- If you’re working face to face with a coach, your warmup can also serve as a way for them to assess your current physical state, your readiness for the workout and your technical proficiency.
Who needs to warm up?
Warmups are like so many things in the physical training world in that they have proponents and opponents. It’s by no means clear that a warmup is always needed. So, let’s discuss some situations in which they’re probably necessary.
- Older athletes - The older you get, the longer the warmup you’re likely to need. It takes more time for an older athlete to increase tissue pliability, joint lubrication, blood flow to the tissues and a safe increase in heart rate. Children seldom need to warm up; most of us have seen kids go from zero to running around in a heartbeat.
- Intense training sessions like intervals - The more intensity you plan to include in the session, the more likely you are to need a warmup, for both safety and the effectiveness of the overall session.
- Competition - Developing a warmup routine that you use in key sessions and repeat before competition is good practice. Not warming up properly before competition is a great way to suffer severe oxygen debt in the first few minutes. I think of this as a panic response that is likely to make you dig deeper into your glycogen stores than you’d want to do early in your event.
What should a good warmup include?
A good warmup should be…
Specific - It should prepare you for what you’re about to do. In other words, the warmup you use for swimming shouldn’t be the same as for running or lifting. If you’re doing a cycling session, warm up on the bike.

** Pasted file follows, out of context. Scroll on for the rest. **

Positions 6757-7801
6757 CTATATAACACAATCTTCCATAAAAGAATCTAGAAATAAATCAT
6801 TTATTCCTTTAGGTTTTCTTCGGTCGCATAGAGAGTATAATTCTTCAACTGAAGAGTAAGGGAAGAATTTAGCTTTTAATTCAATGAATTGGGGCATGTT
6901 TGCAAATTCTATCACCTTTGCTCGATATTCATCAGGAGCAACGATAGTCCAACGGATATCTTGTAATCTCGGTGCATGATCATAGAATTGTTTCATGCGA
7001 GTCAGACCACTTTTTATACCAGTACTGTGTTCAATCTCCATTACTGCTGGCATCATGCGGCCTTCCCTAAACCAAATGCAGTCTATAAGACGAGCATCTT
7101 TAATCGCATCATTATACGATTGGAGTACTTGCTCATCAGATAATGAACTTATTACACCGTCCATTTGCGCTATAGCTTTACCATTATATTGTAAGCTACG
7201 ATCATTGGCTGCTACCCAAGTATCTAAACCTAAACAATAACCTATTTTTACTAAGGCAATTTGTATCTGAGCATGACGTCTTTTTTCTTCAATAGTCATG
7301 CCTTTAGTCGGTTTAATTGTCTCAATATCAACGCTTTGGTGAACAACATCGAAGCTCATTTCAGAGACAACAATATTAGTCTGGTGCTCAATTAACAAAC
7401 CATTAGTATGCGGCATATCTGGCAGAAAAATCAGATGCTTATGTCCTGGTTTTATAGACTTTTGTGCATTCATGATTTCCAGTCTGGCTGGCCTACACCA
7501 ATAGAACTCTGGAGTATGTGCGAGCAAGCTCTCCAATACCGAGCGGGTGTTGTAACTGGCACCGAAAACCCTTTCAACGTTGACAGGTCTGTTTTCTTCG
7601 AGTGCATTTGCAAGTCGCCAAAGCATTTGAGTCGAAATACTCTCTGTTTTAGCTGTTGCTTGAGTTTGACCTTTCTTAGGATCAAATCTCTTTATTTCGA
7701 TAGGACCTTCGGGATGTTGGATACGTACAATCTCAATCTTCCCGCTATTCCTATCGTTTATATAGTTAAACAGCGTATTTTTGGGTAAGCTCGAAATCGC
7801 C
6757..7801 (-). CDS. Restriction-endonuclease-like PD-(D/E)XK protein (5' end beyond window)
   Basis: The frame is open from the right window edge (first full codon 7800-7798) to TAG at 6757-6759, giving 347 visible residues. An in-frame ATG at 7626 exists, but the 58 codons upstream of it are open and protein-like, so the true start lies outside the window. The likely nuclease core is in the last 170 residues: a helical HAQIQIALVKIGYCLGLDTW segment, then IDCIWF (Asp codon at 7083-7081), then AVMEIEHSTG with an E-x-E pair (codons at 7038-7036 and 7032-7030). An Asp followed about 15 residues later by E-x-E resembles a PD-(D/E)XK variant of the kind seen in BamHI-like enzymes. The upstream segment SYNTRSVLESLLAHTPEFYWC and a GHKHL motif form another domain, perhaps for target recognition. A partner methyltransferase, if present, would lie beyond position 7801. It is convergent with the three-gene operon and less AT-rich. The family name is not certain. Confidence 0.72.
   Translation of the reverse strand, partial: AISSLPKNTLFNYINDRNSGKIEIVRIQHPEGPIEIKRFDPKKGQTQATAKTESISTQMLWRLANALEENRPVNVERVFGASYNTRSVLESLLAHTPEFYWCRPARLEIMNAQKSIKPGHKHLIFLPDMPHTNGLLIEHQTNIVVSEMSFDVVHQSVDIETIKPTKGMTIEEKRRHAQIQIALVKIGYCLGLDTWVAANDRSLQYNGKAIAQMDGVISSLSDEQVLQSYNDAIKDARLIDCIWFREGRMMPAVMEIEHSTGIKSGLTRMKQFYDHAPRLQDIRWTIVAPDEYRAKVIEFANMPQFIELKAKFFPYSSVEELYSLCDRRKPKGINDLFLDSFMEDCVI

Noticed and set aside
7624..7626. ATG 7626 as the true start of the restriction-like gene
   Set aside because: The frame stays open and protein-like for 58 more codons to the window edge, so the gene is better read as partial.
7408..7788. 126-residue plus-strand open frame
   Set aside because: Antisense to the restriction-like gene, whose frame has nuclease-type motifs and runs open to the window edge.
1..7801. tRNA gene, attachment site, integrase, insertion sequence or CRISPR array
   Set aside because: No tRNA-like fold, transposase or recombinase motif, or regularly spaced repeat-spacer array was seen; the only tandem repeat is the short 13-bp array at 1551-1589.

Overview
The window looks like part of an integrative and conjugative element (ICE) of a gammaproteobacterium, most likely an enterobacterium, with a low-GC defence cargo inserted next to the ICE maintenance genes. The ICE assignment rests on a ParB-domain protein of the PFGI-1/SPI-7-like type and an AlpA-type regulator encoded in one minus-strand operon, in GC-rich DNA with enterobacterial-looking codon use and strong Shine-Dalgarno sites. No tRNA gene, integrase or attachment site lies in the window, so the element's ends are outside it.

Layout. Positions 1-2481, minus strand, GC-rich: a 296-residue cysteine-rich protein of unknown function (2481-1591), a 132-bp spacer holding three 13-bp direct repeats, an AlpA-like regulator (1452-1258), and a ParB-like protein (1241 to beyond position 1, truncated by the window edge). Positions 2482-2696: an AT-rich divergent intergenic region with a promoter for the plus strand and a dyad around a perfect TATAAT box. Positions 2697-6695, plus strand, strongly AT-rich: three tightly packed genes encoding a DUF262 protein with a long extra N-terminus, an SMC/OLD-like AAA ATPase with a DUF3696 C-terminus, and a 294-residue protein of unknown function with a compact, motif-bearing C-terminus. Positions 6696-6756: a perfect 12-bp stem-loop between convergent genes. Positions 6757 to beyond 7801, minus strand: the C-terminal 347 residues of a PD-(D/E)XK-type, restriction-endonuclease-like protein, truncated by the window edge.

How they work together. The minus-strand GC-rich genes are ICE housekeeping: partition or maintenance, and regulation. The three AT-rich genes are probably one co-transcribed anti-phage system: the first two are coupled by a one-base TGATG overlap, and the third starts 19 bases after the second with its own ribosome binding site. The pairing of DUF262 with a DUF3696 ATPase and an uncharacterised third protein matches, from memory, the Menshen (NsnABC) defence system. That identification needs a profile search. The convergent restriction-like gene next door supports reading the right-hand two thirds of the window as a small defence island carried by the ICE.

This specificity should also extend to any technical components you wish to work on in your session. If you’re going to practise moving mounts and dismounts on a bicycle, do you have the mobility to do so? Including some element of that in your warmup makes sense.
Whilst they may include some common elements, weight training warmups should always include some elements of activation for the movement groups you’re planning to train. An example would be the use of Clamshells and/or Fire Hydrants before deadlifting.
Progressive - It should increase in physical intensity (easy to hard) and complexity (technically simple to more complex) across the workout.
In swimming, we usually start with relaxed, easy full-stroke swimming before introducing any drills or short sprints. It’s a rare session that goes hard from the start, and one that would have to have a very specific purpose, like race preparation.
Dynamic - It should emphasise moving. This is less of an issue for people planning their own training than for coaches working with groups, where they’re likely to do a lot of talking and not so much activity.